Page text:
Saturday, June 30, 2012

Portfolio Ponderings ...

I was flipping through some portfolios at a service I was working in and I made some observations:

Firstly, the portfolios looked the same. There were a few differences, but for the most part, they were copies of group observations all put into the children’s individual books. And by differences I mean, there might have been one or two entries that I could see that were individual – and they were something that the family did, not the services. The other aspects that I noticed were individual were the art works – but they themselves were novelty art (splatter painting etc) which are fun, but really not, in my opinion, a truly artistic practice.  There were no detailed paintings like what my old kids used to create, as the children only had those short fat brushes with only 2 or 3 colour choices.

I read parts of a few of the observations, but they were describing what all the children had done, and there was little or no focus on the individual. I remember years ago working at a service and that was one of the criticisms of some of the educator’s portfolios – little focus on the child/ren, more focus on the larger group or the experience. I believe in a happy medium.

I didn’t bother reading what was written because it was just a narrative. I didn’t even see the educational point of the observation in the first place. Don’t get me wrong, the staff put a great deal of energy and thought into what they were writing, I just didn’t enjoy reading it.
The photos were not very inspiring either – they were photocopies of a print out or the child from a distance. I think that the photos should be really thoughtful – there should be intent behind the image chosen and the child should feature, or the child’s work.  Also, there were so many different boarders themed to whatever the observation was about. It was so visually busy and really detracted from the work of the children.
I know I’m being critical. I’m not questioning their motives or their dedication, merely their focus. It’s easy to make judgements as an outsider, I know this. But I like reflecting upon my own work, as well as others as it encourages me to think and be creative and evolve as a professional. I have also seen some awesome things that have made me feel at a professional loss! I’ve seen some wonderful observations! But this experience of sitting down with the has really led me to think about what I am going to be including in portfolios in the future. I see value in some old practices that I was pushed into doing at a previous service. I can utilise these ideas and weave in more of the EYLF into them...
What do parents and children want to see in the portfolios? The children and their engagement and their relationships!
The children should be a prominent feature in their own portfolio/journal/learning story ...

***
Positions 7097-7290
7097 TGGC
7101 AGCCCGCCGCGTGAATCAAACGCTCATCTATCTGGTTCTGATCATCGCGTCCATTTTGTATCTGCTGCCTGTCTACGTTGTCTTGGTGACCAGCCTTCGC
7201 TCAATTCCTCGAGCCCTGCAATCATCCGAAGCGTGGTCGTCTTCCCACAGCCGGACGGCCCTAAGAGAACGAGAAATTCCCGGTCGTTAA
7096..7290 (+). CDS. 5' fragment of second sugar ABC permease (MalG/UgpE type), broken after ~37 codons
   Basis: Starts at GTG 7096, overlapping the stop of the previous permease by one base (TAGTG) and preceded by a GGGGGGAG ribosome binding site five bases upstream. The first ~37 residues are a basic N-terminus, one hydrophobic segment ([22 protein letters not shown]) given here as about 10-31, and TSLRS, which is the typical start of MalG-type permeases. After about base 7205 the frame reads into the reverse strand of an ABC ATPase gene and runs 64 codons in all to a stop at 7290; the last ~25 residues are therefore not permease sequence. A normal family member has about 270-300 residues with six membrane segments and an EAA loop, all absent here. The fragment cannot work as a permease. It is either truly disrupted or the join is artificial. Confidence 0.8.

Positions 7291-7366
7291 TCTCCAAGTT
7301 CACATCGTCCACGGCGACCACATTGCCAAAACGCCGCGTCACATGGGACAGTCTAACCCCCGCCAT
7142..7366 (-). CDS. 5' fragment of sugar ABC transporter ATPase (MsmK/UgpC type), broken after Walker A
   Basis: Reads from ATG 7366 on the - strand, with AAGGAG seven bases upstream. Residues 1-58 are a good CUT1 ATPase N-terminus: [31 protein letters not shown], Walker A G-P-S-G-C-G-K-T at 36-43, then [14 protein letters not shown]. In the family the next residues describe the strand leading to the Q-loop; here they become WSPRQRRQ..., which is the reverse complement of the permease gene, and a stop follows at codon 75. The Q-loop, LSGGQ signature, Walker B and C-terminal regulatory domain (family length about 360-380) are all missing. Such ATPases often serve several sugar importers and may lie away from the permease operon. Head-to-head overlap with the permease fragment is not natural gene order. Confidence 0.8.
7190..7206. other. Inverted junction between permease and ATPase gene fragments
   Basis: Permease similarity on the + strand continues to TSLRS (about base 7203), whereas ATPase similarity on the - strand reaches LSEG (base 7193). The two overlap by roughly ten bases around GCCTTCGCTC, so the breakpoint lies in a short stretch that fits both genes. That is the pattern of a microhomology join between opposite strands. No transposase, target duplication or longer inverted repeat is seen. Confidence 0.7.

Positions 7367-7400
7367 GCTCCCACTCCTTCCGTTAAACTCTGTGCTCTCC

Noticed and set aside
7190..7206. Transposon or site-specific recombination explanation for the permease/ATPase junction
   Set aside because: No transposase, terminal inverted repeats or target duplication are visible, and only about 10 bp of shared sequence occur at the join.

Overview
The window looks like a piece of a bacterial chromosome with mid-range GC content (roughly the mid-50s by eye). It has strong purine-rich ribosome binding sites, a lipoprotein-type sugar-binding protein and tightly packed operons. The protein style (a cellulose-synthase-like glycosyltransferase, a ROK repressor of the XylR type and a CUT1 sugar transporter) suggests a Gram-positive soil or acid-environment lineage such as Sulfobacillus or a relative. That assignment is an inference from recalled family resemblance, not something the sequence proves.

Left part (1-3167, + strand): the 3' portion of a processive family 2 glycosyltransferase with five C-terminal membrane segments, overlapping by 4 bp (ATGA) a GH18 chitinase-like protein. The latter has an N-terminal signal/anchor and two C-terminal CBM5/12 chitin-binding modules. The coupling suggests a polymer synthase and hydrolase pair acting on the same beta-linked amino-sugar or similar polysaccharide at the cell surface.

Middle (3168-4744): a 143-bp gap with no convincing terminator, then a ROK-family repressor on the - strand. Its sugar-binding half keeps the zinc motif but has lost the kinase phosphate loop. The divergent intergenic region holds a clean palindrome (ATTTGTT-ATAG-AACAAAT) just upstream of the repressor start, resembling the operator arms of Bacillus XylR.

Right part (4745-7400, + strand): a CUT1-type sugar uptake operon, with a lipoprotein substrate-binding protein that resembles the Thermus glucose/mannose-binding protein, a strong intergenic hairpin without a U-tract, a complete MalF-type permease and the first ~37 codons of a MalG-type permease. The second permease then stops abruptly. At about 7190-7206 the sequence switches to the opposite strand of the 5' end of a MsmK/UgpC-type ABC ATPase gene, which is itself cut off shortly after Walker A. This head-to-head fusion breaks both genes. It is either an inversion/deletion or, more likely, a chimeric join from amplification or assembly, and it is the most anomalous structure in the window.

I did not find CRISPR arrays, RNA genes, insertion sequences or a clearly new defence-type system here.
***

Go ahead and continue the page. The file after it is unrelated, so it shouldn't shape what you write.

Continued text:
(c) Teacher's Ink. 2012

Monday, June 18, 2012


I’m not working today and I thought I would take advantage of the off-time at home. You see, I moved rather suddenly about 9 months ago during a time of personal turmoil. While it took me 7 or so weeks to pack ... it’s taken me a great deal longer to unpack! I had a huge commute to work plus work drama plus work at home plus my responsibilities at home and I didn’t have enough life left in me to tackle the rest of the unpacking. It was much easier just putting things in the spare room to deal with later.

I’m a bit of a hoarder. I have so many teaching things and papers with ideas on them, or magazine articles or photocopies of sections of books that would have been great for teaching, university papers (most of them are gone now, but some still remain) blah blah blah ... lots of crap!

I’ve always been a bit of a clutter-bug ... but I found that through my years of tertiary education they were telling me to save this and save that for this and for that and ... yeah ...I need to change my thinking on the matter: Use it or lose it!

So, papers I want to keep are going into reorganised binders/folders with labels on the sides so I know what’s in them – I’ve given myself a shelf or two for those things ... then some shelves for books ... and then that’s it. If I’m not using it – it’s got to go!  I want clearly defined spaces.

I want life to be easier! I want more space to create! And right now, with clutter, I simply can’t do it!

Besides, it’s nice finding some treasures! I'm also finding alot of my portfolio ideas! See - something to inspire my writing!
Once there is organization, I can then play around with some creative projects - like the dolls! I found my patterns! Yay! And portfolio stuff!!

Monday, June 4, 2012

Puppet Adventures

I have a case of finger puppets that live inside my teaching bag. I use these puppets to make stories - either typical fairy tales or ones that I make up as I go along. Anyway, I sometimes let the children use them under supervision. This has often led to a spontaneous experience of making our own finger puppets.

I have done this a couple of different ways.
1. I have cut out a template outline of a finger and then cut them out for the children to draw on. Then we've stuck two of the shapes together using sticky tape for the children to have their own finger puppets.
2. I have photocopied my finger puppets in b&w and the children  have cut them out on their own (with varying degrees of success) and then we have just used sticky tape to attach them to a popcicle stick.